Hybrid Globe

Submitted by Mehdi Ghiyaei

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Client: Toronto City

Location: Toronto, On, Canada

Completion date: Jan 01, 2013

Artwork budget: $3,500

Project Team

Architect

Mehdi Ghiyaei

Artist

Mehdi Ghiyaei

Architect

Mojtaba Samimi

Overview

The HYBRID GLOBE aims to capture the ephemeral aspect of the parade within an interactive artifact: a polyhedral sphere with animated colors & images projected on to its surface.The audience actively participates in the creative process; the composition, density & rhythm of changes to the projections are defined by social engagement.Media: Interactive installation. Users can change the projection by their active participation in generating noises and music.
Dimensions: 4.5m diameter sphere, 180 kg weight
Material: 3/4″ plywood, 1 1/2″ plywood disks,3/8″ threaded rods

Goals

As with to other communal activities in the public realm, parades, in their essence, revolve around interaction. Audience interacts-among themselves & with the spectacle, molding an ephemeral ambiance which represents the identity of the parade at the moment. Thus, the parade is primarily temporal experience, with dynamic social interactions negotiated between diverse participants and the detailed character of the parade not fully predictable.In this parade, the HYBRID GLOBE becomes a public vehicle for the audience to become participants – to socially interact with others or, as Arendt puts it, to create a place to “appear to others as they appear to me.”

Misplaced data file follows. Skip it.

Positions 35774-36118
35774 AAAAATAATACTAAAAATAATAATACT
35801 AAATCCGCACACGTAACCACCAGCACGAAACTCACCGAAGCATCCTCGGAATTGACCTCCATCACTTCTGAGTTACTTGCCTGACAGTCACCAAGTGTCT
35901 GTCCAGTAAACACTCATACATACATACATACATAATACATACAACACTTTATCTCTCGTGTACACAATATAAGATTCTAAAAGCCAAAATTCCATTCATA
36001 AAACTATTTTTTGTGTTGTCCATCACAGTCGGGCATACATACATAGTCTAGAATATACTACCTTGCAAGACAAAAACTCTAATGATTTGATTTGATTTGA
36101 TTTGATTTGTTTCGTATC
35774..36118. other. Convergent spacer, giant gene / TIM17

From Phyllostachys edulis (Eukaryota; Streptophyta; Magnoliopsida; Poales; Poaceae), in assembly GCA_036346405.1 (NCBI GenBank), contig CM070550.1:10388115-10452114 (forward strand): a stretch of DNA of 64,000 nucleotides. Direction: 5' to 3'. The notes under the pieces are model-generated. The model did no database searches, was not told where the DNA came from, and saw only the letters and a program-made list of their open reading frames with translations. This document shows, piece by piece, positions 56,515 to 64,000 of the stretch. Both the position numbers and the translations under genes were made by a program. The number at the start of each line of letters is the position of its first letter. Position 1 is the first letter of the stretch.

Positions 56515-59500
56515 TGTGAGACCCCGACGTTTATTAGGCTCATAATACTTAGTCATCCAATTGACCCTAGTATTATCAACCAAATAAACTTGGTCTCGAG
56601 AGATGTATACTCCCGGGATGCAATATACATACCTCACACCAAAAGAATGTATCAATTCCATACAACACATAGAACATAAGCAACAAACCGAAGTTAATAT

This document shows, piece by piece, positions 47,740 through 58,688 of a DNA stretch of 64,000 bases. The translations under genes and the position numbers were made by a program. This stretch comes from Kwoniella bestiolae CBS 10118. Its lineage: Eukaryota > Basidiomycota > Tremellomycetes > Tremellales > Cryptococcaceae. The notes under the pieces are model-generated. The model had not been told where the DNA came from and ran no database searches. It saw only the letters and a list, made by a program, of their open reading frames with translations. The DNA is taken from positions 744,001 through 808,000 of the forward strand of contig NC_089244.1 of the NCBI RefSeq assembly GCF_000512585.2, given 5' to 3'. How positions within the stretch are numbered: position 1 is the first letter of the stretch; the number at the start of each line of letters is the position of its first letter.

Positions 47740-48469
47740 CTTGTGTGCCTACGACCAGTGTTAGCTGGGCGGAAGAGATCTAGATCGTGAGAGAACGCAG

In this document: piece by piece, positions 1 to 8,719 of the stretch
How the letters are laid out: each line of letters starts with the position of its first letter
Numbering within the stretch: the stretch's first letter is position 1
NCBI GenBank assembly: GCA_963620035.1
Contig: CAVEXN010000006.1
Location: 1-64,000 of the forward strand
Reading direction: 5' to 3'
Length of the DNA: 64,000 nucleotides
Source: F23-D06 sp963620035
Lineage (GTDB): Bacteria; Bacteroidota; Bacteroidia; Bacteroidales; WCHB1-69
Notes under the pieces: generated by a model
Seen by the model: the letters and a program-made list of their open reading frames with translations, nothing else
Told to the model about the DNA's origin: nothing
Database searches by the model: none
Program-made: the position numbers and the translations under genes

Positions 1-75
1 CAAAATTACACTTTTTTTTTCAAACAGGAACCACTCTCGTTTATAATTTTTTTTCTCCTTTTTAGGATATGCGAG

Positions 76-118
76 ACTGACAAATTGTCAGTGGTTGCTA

The pure & powerful geometry of the sphere is both familiar & strange. It is deployed here as an armature for carrying the temporal imaging (& imaginings) that will create a spatial & social experience in the environment that will exist among the social participants during Nuit Blanche 2013.

Process

HG got selected as a part of publicly funded open call projects for 2013 Nuit Blanche in Toronto. The School of architectural sciences as the main sponsor of this project, provided the equipment and facilities to fabricate this robust geometry in 10 months. More than 50 volunteers, mainly architectural students collaborated with the project.